HARRISBURG, Pennsylvania (Reuters) - Pennsylvania Governor Tom Wolf, who faces re-election this year, presented on Tuesday a $32.9 billion budget for fiscal 2019 that called for a single tax increase on natural gas extraction, a proposal he has failed to win for the past three years.
Wolf, a Democrat, battled the Republican-led legislature for three years over tax and spending issues which led to extensive delays in implementing a final budget, putting the state’s credit rating in jeopardy.
Last year, Wolf signed the budget in July but a revenue package to fund it was not approved until October. This year, his budget seeks to increase spending 3.1 percent or $969.8 million.
Budget director Randy Albright told reporters: “We are in the best fiscal position since the Great Recession a decade ago.” Albright said tax collections through January are $90 million ahead of projections.
In the latest budget, Wolf once again proposed a tax on natural gas extraction that he said would yield $248.7 million to pay for education spending of $225 million.
“Pennsylvania is one of the few states fortunate enough to have abundant natural gas resources,” he said in his budget address.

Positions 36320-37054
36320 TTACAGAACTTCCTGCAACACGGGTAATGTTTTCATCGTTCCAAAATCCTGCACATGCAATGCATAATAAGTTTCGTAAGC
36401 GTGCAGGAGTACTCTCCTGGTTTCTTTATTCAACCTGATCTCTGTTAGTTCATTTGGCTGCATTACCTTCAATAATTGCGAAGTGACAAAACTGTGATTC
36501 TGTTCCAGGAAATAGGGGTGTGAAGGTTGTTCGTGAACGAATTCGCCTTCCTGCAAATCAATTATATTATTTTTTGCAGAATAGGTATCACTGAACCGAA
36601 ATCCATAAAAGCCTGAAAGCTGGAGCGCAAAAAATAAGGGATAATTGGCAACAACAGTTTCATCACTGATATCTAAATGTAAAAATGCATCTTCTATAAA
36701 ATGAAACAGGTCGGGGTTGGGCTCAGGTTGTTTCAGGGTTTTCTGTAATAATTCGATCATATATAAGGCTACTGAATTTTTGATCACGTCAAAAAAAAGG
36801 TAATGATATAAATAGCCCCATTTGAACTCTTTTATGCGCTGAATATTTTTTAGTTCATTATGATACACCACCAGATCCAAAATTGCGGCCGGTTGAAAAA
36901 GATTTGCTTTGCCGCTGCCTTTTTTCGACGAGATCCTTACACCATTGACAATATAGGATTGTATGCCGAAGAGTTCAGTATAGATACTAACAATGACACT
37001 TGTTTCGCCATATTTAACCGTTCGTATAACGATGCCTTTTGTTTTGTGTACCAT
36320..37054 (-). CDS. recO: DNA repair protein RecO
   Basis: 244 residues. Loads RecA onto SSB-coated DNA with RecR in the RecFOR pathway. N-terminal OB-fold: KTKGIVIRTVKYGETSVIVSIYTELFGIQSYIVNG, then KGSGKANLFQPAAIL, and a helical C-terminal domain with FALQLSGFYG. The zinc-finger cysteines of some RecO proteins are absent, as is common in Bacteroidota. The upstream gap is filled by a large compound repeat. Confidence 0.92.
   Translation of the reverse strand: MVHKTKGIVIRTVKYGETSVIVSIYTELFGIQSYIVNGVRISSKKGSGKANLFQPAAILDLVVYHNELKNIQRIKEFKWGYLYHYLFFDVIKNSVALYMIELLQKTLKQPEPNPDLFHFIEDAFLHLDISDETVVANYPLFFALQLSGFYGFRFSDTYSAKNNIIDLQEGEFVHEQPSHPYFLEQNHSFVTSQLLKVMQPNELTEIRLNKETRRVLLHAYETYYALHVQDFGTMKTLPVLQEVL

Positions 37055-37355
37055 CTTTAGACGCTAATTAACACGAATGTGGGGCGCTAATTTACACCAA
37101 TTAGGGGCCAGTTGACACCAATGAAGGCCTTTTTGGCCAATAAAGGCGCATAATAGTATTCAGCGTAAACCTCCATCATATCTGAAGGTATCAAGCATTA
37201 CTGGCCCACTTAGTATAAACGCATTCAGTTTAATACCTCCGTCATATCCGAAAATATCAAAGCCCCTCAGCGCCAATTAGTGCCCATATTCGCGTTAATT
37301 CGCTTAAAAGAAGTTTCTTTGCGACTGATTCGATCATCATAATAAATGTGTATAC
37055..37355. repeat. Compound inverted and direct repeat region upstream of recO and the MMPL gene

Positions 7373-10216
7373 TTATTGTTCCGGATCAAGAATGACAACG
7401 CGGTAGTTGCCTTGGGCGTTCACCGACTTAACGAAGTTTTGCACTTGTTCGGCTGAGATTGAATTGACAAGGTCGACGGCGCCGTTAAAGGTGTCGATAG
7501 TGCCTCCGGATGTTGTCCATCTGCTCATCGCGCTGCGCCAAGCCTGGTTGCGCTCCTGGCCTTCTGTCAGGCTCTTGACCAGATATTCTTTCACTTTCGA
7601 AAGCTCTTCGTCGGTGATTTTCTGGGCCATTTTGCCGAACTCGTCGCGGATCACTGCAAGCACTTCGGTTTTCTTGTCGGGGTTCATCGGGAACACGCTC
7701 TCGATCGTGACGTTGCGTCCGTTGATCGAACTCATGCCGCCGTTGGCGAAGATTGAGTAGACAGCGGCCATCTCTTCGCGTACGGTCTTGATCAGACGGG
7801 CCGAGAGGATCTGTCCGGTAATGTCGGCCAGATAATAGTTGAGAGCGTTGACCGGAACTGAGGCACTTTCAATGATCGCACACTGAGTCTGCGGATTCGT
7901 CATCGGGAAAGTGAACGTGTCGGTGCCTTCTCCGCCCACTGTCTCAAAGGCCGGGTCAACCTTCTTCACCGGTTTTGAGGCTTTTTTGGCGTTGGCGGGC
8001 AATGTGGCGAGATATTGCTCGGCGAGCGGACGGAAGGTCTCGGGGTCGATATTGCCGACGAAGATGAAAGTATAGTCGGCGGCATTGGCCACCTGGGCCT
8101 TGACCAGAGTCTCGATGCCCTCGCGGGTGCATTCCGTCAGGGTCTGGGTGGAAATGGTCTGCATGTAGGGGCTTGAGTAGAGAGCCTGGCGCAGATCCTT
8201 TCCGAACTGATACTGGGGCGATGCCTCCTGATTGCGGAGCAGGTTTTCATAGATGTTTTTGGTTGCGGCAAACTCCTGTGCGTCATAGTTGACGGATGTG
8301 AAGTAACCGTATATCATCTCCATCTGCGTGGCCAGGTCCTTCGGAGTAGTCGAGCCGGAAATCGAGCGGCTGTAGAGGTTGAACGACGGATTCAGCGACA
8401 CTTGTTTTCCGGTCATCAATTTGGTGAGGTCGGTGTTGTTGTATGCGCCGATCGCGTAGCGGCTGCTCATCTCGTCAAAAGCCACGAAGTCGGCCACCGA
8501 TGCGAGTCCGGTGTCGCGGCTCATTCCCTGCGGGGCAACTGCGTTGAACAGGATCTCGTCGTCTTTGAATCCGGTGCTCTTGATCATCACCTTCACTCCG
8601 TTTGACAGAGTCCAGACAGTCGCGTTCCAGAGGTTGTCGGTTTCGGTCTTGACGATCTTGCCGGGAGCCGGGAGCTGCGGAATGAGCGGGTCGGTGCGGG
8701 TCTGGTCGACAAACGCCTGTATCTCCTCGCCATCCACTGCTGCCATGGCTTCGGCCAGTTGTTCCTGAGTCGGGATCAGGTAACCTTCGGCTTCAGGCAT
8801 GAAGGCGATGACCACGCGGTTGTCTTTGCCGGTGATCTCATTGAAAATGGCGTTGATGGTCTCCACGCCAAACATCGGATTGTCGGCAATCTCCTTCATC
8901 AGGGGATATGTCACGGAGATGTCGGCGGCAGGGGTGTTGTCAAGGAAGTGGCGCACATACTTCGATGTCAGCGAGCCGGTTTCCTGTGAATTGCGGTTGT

“Yet we are the only one of those states without a severance tax. Everywhere else — Texas, Oklahoma, Louisiana, Alaska — they’re bringing in billions of dollars from the oil and gas industries.”
The state’s Republican-controlled legislature has rejected Wolf’s three previous attempts to impose a severance tax on the state’s booming gas industry, which is based on the fracking technique. Democrats and some Republicans favor the tax.
Senate Majority Leader Jake Corman, a Republican, said the severance tax “will not happen.” He supported increased education spending but called for cuts to make the new tax unnecessary.
Wolf also brought back another rejected proposal from last year, reducing the state’s corporate net income tax to 7.9 percent from 9.9 percent by 2023. He would pay for the reduction in part by eliminating the so-called “Delaware loophole,” in which Pennsylvania businesses incorporate in Delaware, which has no corporate income tax.
Pennsylvania’s improved fiscal health was evidenced by a projected balance at the start of fiscal 2019 of $41 million, compared to a deficit of more than $1.5 billion at the start of fiscal 2018.
Albright said the state’s $65 billion pension liability for state employees and teachers will begin to decline this year and is on track to be eliminated between 2035 and 2040.
Reporting By David DeKok in Harrisburg, Pennsylvania; Editing by Daniel Bases and Cynthia Osterman